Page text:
6. Have a plan of attack for the expo hall. The Expo Hall is huge. There are literally hundreds of booths throughout this massive space. This means if you are planning on gleaning any information from this expo hall you need to know who you want to visit and which booths you definitely want to stop by. If you don't, you will get lost in this massive space. Believe it or not I have gotten lost in there at least once every year. The booths all look alike after awhile. I suggest creating a list of those exhibitors you want to visit and then organize them by their booth number. Then start at one end of the Expo Hall and work your way to the other. You will need to do this over the course of several days since unless you are planning on spending 3-4 hours or more in the Expo Hall at one time, you will not be able to make it to all the exhibitors on your list at one time.
7. If you are presenting, do not count on the internet working. Make sure you include screen shots in your presentation in case the internet doesn't work. I have given too many presentations and been in too many rooms where the internet doesn't work or is so slow you can't do what you want. This also includes embedding videos into your presentation vs. counting on the internet to play them. If the internet works great but, if not you still can show what you want people to see.
These are some of my favorite tips and tricks for newbies to the NAFSA conference as well as a refresher for the veterans. If you have any great tips please let feel free to add them here.
I usually don't write about the conferences I attend because to be honest most of the time I usually don't attend many of the sessions, except the ones I am presenting at, and am usually meeting with partners or potential partners. Additionally, in the last few years I haven't really found any sessions that have really inspired me or given me great ideas to put into practice.
This all changed when I recently attended the 2012 Forum on Education Abroad Conference in Denver, CO this past March. I was fortunate enough to also attend the Standards Institute in addition to the regular conference activities. All I can say is that this is a must attend for all those in the Education Abroad field. In total, there were really only 1-2 sessions that really didn't resonate with me but every other session I attended created so many ideas that I wanted to incorporate into my work that the conference actually became overwhelming. I have page after page of notes from the sessions I attended. The worst thing that happened was that I kept thinking about all the new concepts I wanted to incorporate but then had to stop to think about how I would be able to incorporate them all given the short staff situation I am currently in and already being overwhelmed and overworked as the new Director of an international education office. In the long run, that is a good problem to have. I haven't had that happen in years, in terms of going to sessions that generate so many new concepts I want to being using or attempting.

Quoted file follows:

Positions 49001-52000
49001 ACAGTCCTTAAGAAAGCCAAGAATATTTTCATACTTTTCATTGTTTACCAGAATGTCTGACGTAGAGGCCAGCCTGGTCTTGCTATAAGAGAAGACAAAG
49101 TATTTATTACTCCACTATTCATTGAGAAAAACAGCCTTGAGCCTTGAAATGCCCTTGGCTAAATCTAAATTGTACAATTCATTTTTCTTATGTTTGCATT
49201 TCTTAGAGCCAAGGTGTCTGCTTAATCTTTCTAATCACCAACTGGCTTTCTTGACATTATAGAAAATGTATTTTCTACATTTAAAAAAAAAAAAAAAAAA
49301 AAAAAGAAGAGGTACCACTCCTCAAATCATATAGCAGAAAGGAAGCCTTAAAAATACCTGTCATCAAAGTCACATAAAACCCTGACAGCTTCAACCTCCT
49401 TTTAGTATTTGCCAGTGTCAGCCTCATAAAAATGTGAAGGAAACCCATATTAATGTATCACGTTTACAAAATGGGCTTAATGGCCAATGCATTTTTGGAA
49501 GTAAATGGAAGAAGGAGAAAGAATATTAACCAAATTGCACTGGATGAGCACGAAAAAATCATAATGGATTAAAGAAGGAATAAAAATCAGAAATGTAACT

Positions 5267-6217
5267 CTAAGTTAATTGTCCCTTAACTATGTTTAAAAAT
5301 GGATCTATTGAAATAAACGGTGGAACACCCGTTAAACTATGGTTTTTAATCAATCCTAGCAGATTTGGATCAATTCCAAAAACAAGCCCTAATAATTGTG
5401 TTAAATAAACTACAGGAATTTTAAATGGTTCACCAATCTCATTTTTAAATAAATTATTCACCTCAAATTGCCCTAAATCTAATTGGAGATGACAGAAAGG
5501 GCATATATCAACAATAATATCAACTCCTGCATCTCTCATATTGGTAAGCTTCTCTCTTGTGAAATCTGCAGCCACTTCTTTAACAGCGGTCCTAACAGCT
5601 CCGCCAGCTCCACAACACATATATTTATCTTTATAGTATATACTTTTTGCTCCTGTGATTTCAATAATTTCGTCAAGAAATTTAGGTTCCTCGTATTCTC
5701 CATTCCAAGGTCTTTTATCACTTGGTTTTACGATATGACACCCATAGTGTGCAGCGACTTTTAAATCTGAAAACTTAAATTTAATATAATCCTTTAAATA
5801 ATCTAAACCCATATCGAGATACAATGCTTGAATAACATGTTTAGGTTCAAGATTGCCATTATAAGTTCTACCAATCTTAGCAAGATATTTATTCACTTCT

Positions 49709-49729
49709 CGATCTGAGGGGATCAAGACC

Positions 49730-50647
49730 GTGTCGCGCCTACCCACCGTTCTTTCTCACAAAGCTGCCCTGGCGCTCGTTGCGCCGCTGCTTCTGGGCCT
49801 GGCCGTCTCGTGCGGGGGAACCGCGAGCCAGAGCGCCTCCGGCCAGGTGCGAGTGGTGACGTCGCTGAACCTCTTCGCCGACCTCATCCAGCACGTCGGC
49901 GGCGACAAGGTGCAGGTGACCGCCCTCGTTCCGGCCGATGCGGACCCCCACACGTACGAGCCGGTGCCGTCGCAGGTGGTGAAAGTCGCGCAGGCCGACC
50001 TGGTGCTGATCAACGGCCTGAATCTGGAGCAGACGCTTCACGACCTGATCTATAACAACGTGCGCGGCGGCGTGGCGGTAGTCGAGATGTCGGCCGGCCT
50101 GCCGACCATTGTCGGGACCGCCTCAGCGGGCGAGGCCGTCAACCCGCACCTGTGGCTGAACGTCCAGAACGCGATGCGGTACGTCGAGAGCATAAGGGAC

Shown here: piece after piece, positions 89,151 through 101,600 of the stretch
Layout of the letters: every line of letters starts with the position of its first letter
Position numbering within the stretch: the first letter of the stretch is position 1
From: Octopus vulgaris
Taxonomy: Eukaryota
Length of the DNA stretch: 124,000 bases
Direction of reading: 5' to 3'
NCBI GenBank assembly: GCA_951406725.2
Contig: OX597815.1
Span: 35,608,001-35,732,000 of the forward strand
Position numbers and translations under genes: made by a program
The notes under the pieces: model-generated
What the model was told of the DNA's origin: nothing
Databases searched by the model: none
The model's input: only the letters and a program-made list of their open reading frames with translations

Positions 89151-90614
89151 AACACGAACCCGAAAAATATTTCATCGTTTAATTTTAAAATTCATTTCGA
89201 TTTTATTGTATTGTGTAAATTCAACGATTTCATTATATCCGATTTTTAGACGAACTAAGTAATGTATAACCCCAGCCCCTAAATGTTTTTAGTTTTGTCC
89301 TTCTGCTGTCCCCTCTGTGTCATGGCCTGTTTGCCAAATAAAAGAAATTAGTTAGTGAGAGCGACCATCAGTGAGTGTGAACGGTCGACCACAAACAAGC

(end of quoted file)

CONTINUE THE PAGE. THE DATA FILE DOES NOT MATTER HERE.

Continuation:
Some of you may ask what makes this conference different than all of the others out there that we in the international education field get asked to attend. There are several things that I think make this conference worth attending. One is that it is focused on just education abroad rather than the entire international education field. Additionally, the caliber of the sessions is extremely high. As a mentioned earlier I only attended 1-2 sessions in a 3 day period that didn't really resonate with me. (I won't mention what those were so as to not pick on anyone and those sessions may have resonated with others.)
Another factor that plays heavily into this conference is while, yes, you do get a chance to meet with partners and other colleagues that is not the purpose of most people's time there. The conference gives you plenty of time to network with extended coffee breaks and several receptions so you don't have to worry about missing sessions to talk with people. Plus the exhibit hall is only open for one day which means you have to focus your attention on the sessions.
I can't say enough about the high caliber of the sessions; what I also want to mention is that this conference is a must for education abroad professionals to attend, it is also a great opportunity to bring faculty and others that work with education abroad to assist them in understanding everything that goes into making programs run. It would be great to get these individuals to this conference especially those that have been involved for years in running programs but don't necessary understand why offices have some of the policies they do.
While I haven't talked about individual sessions since what may resonate with me may not resonate with you I would still encourage everyone to try and make this conference every year and make it a priority for your budget to attend this conference. Also consider the Standards Institute, which would have been enough for me in terms of generating ideas, but seems to hit on some of the most relevant topics in the field today.